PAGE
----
The Last Field Commander
Can General John Allen save Afghanistan? Wrong question

General John R. Allen and a villager in Afghanistan (Bing West)


“The art of warfare fascinated me,” he says. “And the Marine grunt was always in the thick of it.”

His career highlights include command of a rifle platoon, a weapons platoon, one rifle company, and then another, followed by command of a battalion and appointment as commandant of midshipmen at the Naval Academy and then commanding general of the 2nd Marine Expeditionary Brigade in Iraq. Asked which of his 21 command and staff assignments in 35 years he remembers most fondly, he is quick to answer: “Lima Company, 4th Marines. My wife Kathy and I knew every one of our Marines, their wives and kids. Our two girls were young, and everyone worked together and took care of each other. Once you’re promoted above captain, you lose that close connection.”

Beginning in 2008, he worked as General David Petraeus’s deputy at Central Command. The two shared an intellectual, even-keeled approach. Shunning confrontations and displays of anger, both men quietly manipulated the bureaucracies to reassign those who performed poorly. When Petraeus took command in Afghanistan in 2010, Allen remained as the deputy in Tampa. After Petraeus returned to Washington in mid-2011 as director of the CIA, Allen took over in Afghanistan.

At the same time, President Obama downgraded the mission of long-term nation building. Instead, he said, “it is time to focus on nation building here at home.” The new, more modest goal in Afghanistan was to prevent the reemergence of a safe haven for Islamist terrorists. Allen was charged with transitioning Afghan forces into the lead, and the American military role would change from combat to support by 2014.

“Afghans must see their army as the symbol of national unity, holding the country together,” he says.

Allen works 100-hour weeks, with a third of the time spent on the battlefields and another third in discussions with his staff in his small operations center. He is focused on the battlefield and on the performance of the Afghan army and police. An executive manages what he measures, and over the course of his career, Allen has acquired a reputation for poring over reports at ungodly hours.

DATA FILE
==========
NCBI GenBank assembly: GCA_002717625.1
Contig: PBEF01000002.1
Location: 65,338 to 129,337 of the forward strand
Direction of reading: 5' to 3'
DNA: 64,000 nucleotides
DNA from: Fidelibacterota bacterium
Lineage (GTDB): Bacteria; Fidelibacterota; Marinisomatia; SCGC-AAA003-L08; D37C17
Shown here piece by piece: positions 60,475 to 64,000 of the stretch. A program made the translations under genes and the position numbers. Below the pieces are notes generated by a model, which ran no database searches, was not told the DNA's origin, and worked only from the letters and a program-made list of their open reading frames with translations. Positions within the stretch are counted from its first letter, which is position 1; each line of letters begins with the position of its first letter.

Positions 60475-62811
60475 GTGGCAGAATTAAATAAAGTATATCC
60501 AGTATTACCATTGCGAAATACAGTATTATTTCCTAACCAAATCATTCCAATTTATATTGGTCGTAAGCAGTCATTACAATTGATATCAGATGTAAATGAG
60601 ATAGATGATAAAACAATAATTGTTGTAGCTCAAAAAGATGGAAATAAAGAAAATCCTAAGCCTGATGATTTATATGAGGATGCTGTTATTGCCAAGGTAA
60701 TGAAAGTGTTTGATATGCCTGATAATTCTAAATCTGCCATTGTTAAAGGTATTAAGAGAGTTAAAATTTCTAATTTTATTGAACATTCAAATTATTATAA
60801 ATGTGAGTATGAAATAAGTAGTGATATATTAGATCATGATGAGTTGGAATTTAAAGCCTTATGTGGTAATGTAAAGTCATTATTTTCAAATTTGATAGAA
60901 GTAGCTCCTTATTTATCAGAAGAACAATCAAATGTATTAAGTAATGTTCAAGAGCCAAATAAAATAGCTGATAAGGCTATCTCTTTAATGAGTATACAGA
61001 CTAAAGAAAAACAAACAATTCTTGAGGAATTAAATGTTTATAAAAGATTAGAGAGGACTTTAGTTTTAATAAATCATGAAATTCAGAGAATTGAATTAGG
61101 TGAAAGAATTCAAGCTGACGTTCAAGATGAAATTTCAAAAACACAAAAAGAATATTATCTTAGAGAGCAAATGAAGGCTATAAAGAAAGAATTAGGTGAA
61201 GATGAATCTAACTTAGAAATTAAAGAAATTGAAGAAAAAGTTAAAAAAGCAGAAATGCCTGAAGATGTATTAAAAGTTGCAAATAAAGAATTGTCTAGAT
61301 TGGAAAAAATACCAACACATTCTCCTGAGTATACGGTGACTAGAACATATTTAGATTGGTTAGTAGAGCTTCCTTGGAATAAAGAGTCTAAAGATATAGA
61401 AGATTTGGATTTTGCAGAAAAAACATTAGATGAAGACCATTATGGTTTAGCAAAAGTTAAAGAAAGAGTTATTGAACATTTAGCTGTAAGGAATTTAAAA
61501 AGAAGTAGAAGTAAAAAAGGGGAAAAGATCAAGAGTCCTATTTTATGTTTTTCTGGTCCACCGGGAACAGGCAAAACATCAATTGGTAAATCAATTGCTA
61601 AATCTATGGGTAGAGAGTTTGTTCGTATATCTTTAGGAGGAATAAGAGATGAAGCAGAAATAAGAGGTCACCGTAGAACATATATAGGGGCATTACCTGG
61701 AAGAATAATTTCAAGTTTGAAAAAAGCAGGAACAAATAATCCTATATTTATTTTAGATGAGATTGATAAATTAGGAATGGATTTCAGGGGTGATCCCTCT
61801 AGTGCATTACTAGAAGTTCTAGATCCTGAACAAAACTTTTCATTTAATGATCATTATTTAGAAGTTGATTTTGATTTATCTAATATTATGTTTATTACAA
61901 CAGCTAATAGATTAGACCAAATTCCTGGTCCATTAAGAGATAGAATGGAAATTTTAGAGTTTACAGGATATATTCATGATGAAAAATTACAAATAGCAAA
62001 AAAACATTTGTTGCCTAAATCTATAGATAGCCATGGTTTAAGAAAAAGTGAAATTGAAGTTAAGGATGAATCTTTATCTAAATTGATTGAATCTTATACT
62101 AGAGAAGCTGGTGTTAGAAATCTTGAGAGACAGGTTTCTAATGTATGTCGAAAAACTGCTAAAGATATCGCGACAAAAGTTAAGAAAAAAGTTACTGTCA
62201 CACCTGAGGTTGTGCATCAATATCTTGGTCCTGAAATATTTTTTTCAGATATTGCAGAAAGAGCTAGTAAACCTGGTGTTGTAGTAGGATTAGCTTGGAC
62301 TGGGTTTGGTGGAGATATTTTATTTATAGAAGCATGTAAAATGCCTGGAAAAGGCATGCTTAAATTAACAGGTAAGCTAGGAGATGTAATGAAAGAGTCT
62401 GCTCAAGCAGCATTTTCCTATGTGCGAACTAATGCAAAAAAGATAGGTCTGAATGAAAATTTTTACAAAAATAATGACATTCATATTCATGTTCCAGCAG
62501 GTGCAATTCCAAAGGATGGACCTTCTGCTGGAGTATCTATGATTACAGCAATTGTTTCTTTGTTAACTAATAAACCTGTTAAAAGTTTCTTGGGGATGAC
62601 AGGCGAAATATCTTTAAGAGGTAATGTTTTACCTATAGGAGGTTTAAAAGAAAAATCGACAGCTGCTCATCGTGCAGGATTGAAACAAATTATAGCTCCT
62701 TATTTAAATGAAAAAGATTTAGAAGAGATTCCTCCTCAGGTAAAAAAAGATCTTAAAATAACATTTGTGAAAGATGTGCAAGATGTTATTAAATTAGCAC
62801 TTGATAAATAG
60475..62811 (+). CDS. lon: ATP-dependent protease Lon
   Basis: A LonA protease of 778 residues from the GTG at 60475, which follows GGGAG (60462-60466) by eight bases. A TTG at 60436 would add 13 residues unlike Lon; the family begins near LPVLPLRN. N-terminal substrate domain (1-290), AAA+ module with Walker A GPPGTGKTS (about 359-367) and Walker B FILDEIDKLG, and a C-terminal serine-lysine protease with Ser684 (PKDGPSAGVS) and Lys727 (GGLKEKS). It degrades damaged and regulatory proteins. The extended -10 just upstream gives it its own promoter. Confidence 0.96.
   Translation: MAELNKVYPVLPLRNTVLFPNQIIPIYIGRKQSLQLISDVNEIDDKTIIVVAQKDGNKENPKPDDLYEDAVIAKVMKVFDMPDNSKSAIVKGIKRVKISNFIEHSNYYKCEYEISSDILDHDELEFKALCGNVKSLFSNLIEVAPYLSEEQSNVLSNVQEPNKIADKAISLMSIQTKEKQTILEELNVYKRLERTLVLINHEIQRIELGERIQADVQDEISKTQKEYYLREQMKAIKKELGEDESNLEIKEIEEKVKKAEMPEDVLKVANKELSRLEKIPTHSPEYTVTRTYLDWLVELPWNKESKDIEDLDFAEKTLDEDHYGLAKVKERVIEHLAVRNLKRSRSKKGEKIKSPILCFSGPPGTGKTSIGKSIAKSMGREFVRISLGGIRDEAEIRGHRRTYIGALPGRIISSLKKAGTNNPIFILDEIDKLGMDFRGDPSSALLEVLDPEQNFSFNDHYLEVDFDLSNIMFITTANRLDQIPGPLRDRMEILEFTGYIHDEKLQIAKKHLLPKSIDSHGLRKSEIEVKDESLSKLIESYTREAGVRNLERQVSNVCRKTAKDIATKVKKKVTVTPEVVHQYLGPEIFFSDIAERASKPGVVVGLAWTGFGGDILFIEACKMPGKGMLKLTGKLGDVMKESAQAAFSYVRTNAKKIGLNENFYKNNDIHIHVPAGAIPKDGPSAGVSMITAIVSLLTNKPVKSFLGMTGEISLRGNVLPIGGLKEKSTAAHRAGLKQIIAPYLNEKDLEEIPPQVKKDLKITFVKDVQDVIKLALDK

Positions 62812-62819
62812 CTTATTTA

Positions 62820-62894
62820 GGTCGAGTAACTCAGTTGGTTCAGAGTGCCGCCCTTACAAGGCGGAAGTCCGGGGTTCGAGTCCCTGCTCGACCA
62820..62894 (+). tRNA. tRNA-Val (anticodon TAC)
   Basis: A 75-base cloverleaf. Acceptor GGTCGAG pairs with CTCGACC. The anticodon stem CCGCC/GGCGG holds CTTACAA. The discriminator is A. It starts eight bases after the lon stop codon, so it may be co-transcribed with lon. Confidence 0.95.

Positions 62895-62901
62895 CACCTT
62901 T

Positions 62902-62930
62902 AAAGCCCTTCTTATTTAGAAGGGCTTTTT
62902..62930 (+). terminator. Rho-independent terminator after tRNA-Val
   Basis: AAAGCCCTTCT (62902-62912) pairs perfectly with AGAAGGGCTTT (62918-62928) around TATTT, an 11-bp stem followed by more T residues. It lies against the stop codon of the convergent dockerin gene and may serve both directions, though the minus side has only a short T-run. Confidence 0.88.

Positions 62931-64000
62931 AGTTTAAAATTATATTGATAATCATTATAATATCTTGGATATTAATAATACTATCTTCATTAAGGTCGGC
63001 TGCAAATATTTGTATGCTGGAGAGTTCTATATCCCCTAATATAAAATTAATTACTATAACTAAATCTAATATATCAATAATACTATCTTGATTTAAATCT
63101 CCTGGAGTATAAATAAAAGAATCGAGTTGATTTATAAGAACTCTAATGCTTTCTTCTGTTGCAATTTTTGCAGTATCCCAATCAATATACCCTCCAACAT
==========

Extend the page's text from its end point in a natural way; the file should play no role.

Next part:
At his bedside he keeps biographies of military commanders, including an account of how British field marshal William Slim turned defeat into victory over Japanese forces in Burma and India in World War II. He hoards eight hours a week for personal study time.

Allen’s initial directive to his forces set forth what he wanted done, but not how to do it. Accelerate the fielding of the Afghan forces, he wrote, and review your procedures to adapt as a “learning organization.” Retired colonel Mike Killion, who served with Allen on several tours, comments on his leadership style: “John Allen is the master of what I call progressive elaboration. He establishes a framework and then solicits good ideas. When a better idea comes along, he’ll grab it and refine his framework. He doesn’t get stuck due to pride of ownership.”

In Afghanistan, Allen needed all the bright ideas he could grab. Although the northern and western parts of the country were relatively stable, insurgents had besieged the eastern and southern areas, comprising 260,000 square kilometers and 20 million people. At first, the Afghans could do little to defend themselves. For comparison, consider that Iraq — a country with the same population but one-third smaller in size — had 800,000 men under arms. Afghanistan had fewer than 400,000, and most recruits had to be taught to read as well as to shoot. The cost for that force, including pay, equipment, and maintenance, was estimated at $6 billion to $10 billion per year.

Quantity is one thing; fighting quality is quite another. To accelerate the development of the Afghan army, the coalition had “partnered” Afghan and American forces in the field. The intent was to train by example. A similar technique had worked in Iraq — with two key differences: First, the Iraqi army was easier to reconstitute, since Iraq had an educated middle class. Second, the Sunni tribes in Iraq turned against al-Qaeda.

Allen played a key role in that shift. While serving in 2007 in Anbar Province, then–Brigadier General Allen shuttled to Jordan to negotiate with pro-insurgent sheiks. He provided clandestine airlift, medical treatment, and bodyguards to entice them to join the Sunni tribal movement known as the Anbar Awakening.

April 16, 2012    |     Volume LXIV, No. 7

Books, Arts & Manners
The Long View  .  .  .  .  .  .  .  .  
Athwart  .  .  .  .  .  .  .  .  
Poetry  .  .  .  .  .  .  .  .  
Happy Warrior  .  .  .  .  .  .  .  .